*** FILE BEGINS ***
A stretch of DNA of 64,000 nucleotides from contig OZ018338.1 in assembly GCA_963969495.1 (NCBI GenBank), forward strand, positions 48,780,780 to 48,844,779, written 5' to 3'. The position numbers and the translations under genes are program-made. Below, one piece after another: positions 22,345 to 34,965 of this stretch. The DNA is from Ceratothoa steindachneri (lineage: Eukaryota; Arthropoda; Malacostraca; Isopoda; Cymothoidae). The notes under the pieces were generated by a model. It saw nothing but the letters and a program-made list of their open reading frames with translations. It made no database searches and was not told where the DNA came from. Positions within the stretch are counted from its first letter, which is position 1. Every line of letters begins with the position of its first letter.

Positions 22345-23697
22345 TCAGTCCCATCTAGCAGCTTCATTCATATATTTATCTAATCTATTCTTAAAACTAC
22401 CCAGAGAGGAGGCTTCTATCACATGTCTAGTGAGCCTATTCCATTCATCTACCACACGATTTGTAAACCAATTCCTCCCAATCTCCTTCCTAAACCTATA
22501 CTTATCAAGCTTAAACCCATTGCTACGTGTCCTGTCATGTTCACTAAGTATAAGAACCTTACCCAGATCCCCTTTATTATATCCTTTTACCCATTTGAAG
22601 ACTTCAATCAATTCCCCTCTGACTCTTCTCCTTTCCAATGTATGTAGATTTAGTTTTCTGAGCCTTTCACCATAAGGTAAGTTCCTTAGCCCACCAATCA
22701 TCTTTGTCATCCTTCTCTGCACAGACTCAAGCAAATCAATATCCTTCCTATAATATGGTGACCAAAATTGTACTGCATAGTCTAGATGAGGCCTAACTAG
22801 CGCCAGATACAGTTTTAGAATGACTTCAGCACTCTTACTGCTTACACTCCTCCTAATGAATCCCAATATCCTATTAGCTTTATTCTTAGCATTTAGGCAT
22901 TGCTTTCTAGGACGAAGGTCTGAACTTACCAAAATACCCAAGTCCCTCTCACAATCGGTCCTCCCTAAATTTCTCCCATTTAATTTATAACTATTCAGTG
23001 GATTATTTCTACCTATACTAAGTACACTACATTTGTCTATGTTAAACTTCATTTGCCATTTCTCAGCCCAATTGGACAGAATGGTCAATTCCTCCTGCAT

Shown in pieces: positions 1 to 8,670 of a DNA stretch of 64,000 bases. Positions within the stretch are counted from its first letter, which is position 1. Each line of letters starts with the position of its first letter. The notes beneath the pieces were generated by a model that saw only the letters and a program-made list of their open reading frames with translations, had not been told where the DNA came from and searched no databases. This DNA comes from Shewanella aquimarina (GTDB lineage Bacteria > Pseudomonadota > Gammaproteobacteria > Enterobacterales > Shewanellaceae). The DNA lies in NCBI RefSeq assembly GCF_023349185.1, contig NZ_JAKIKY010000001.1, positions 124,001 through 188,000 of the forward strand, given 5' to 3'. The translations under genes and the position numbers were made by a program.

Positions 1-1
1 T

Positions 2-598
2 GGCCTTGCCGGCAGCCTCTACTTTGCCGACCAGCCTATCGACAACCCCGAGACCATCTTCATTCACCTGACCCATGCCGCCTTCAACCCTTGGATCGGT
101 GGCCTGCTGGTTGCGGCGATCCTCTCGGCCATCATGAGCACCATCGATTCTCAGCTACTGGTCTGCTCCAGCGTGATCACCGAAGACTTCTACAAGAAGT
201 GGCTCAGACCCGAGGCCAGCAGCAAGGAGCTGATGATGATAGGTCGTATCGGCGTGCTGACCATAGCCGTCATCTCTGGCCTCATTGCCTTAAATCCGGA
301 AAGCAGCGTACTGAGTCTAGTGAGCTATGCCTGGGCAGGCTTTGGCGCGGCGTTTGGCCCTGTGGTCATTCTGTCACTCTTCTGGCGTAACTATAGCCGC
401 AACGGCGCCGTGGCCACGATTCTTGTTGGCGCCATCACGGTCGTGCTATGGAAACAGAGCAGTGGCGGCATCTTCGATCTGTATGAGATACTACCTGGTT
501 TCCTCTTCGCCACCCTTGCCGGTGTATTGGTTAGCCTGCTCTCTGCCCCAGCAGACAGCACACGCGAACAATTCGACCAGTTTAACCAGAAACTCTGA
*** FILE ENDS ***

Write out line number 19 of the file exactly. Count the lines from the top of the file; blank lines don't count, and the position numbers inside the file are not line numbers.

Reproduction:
401 AACGGCGCCGTGGCCACGATTCTTGTTGGCGCCATCACGGTCGTGCTATGGAAACAGAGCAGTGGCGGCATCTTCGATCTGTATGAGATACTACCTGGTT